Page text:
GORDON: Exactly what year are these people, anyways? They finished freshman year, but after that I don’t think I ever saw ’em in class again.
EVAN: Heh. Seriously, though, this final thirteen-episode season is their final year. They’re going to be graduating, finally on that thirteenth episode.
GORDON: Really? Dang. It’s a shame so much was just… wasted.
EVAN: How about this: Let’s talk about what they did right in Season 3, and what we hope to see in Season 4. Just because, well, there were some solid episodes in there somewhere.
GORDON: Such as?
EVAN: “Remedial Chaos Theory.” Third episode of the season.
GORDON: I’m gonna have to disagree with you on that one. Solid writing- but not good writing for the show.
EVAN: “Studies in Modern Movement,” seventh, and “Regional Holiday Music,” the episode right before their hiatus.
GORDON: I hated the musical one- but that’s no surprise. And what was “Modern Movement,” again?
EVAN: The one where Annie moves in with Abed and Troy. It ends with a weird medley of Seal’s “Kiss From A Rose” as it pans between every character.
GORDON: I think you’re forgetting what a scatter-brained episode that was. Great individual jokes- but really poorly stitched together.
EVAN: I’m going to have to disagree with you. I’ve rewatched it a few times, and it holds up. It’s pretty good throughout.
GORDON: Well, we’ll have to settle on that.
But even if those all were as good as you recall- that is one freaking shoddy record. Plus, they barely even touched on Greendale Community College. That’s like… “Hey, that’s a great story about food- but this is a murder mystery show.” It just doesn’t fit.
EVAN: And for those who might argue that-
GORDON: Let’s not do this, dude. The Community fans, they’re rabid, “ALL GLORY TO THE HYPNOTOAD” kind of people.
EVAN: Looking forward to that gif.
GORDON: I don’t think I’ve seen this much undeserved adoration since Taylor Swift started her campaign to destroy feminism.
EVAN: Whoa, I love “We Are Never Ever Getting Back Together.”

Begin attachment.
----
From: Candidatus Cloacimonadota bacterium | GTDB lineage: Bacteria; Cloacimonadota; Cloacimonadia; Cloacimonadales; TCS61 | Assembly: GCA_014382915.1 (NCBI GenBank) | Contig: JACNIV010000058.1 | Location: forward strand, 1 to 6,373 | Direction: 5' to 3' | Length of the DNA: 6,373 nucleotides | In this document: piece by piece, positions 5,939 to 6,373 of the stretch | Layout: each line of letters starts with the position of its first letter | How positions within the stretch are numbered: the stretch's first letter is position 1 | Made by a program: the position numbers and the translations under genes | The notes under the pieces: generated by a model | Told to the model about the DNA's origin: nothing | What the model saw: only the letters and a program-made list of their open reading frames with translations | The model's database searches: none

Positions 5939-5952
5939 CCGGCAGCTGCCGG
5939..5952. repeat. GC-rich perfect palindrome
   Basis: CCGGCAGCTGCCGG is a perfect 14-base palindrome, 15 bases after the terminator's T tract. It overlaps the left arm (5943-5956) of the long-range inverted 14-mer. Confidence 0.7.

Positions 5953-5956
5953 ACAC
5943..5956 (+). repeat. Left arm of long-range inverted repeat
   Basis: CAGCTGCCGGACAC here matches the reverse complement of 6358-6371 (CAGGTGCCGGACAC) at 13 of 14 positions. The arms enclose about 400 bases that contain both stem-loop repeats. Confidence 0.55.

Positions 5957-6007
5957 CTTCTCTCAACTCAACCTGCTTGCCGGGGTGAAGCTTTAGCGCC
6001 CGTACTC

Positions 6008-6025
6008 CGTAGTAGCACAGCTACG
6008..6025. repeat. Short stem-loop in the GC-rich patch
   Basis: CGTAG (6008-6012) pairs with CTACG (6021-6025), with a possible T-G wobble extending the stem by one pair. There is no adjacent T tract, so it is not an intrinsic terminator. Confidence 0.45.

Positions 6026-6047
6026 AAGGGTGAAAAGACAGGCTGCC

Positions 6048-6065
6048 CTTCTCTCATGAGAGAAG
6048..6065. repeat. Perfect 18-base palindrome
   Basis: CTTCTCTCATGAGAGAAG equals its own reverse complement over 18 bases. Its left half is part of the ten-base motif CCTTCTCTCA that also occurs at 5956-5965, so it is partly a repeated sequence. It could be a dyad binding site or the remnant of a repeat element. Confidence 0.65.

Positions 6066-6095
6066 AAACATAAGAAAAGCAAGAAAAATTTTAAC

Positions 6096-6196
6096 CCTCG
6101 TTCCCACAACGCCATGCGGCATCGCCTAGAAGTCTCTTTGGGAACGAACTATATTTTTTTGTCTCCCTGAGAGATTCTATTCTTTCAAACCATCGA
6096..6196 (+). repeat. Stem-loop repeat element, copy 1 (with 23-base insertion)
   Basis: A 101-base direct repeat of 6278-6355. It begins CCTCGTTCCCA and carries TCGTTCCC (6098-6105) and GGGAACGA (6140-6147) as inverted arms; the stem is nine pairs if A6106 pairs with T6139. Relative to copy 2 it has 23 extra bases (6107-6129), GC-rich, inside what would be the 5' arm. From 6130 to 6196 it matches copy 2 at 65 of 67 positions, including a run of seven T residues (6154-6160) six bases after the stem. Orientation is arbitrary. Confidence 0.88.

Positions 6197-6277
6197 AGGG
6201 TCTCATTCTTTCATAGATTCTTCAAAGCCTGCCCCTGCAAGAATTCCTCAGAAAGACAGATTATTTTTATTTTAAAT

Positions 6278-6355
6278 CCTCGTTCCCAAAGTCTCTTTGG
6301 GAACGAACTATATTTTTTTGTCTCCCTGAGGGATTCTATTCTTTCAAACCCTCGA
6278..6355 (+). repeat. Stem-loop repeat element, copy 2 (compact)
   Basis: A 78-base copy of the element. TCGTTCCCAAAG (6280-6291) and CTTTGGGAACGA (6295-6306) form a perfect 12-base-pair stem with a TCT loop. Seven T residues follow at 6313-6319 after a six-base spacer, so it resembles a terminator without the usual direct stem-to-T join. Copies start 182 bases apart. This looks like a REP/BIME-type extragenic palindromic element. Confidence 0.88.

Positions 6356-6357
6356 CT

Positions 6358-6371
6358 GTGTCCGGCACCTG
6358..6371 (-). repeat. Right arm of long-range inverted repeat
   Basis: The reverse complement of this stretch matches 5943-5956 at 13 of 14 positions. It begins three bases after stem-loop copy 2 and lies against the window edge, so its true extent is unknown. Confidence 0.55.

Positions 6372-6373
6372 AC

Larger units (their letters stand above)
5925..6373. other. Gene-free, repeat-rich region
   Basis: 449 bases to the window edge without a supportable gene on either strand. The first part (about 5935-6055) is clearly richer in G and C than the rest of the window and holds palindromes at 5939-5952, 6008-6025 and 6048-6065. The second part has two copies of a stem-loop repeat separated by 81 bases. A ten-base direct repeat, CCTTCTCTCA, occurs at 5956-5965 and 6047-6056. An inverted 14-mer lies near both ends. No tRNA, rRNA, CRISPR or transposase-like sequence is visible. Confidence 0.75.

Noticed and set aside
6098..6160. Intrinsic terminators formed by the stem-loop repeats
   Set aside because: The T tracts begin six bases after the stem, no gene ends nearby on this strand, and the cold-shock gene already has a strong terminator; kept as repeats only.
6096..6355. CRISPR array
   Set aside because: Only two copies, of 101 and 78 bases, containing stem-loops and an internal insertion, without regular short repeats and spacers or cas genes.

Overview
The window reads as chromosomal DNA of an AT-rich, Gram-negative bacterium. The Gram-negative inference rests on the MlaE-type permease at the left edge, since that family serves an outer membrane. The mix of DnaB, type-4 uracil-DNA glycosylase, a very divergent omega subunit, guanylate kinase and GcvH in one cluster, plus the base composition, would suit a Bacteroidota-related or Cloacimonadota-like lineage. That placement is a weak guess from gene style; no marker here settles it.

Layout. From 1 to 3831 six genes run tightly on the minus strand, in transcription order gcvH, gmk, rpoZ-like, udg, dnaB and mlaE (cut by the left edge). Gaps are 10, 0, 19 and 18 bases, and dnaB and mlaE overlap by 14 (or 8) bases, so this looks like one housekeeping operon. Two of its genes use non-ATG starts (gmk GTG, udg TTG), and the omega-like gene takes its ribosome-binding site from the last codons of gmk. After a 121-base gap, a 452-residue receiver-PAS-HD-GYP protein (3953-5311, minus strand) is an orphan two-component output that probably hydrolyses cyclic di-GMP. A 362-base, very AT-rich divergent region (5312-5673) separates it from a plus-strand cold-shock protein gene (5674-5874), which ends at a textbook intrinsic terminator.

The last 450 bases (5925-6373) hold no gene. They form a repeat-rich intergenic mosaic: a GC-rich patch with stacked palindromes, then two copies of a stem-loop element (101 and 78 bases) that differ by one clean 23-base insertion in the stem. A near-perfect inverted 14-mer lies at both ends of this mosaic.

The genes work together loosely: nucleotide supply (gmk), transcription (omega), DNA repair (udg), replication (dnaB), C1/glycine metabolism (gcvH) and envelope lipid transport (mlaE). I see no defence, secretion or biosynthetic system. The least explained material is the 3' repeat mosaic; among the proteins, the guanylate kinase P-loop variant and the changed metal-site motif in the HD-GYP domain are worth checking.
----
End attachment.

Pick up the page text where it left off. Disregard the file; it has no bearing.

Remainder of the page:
GORDON: Every time you play that song, a feminist gets cancer.
EVAN: It’ll be your turn eventually.
Anyway. In terms of Community, there’s no better place to gauge the show’s popularity than my favourite [heh- Canadians spell weird, -G] place for TV reviews, the AV Club. The lowest grade the show got last season was a B.
GORDON: Which shows what lousy reviewers they have for that show (that’s right, come get me). Look- the show’s bad. It’s been bad for a while now, and the occasional bit of unrelated humor isn’t enough to redeem it. Back when the show supposedly got axed, I was happy. For once- just once- I saw it happen to a series that (I thought) deserved it.
Ok, we’ll do this- what would you want to see in the upcoming season?
EVAN: I would like to see . . . huh. That’s a good question.
I’d like to see a kickin’ [that’s what the cool kids are saying thse days] prof for History 101, their final class together. I want to see closure as they graduate and are forced to move on with their lives. I mean, man, we graduated like what, four months ago? People have to move on. Even if it does suck.
GORDON: With the debacle of the past couple seasons, simple truth of the matter is that what made the characters compelling in the first place can’t be resurrected- if the show’s gonna go out with a bang, new motives need to be brought in.
Specifically- I want Chang to get his job back. And I want Tina Fey as the history prof.
EVAN: Ooh. Impossible, but good.
GORDON: Well- perfect world, here.
EVAN: I think Troy actually working towards a career is good. I mean, his whole air con repairman thing from last season; he knows where he could be headed. Jeff wants to become a lawyer again. What about everyone else?
GORDON: Shirley and her financial independence.
EVAN: There’s a lot of potential here as far as what they want, where they want to go.
GORDON: I was actually surprised that her story was the only one that really lasted.
Abed? Poor guy doesn’t have much left in him.
EVAN: Abed could- I don’t know. Write for TV?
GORDON: Become a film prof?
EVAN: It’s hard to tell, considering the manchildren him and Troy have been reduced to.
GORDON: And as we like ending on high notes that’ll be it for us here at the CWR.
EVAN: We talked a little about what we liked about Community in the past, and what we hope to see in the future, and in spite of anything we said we’ll be watching “History 101” alongside all of you in two more days.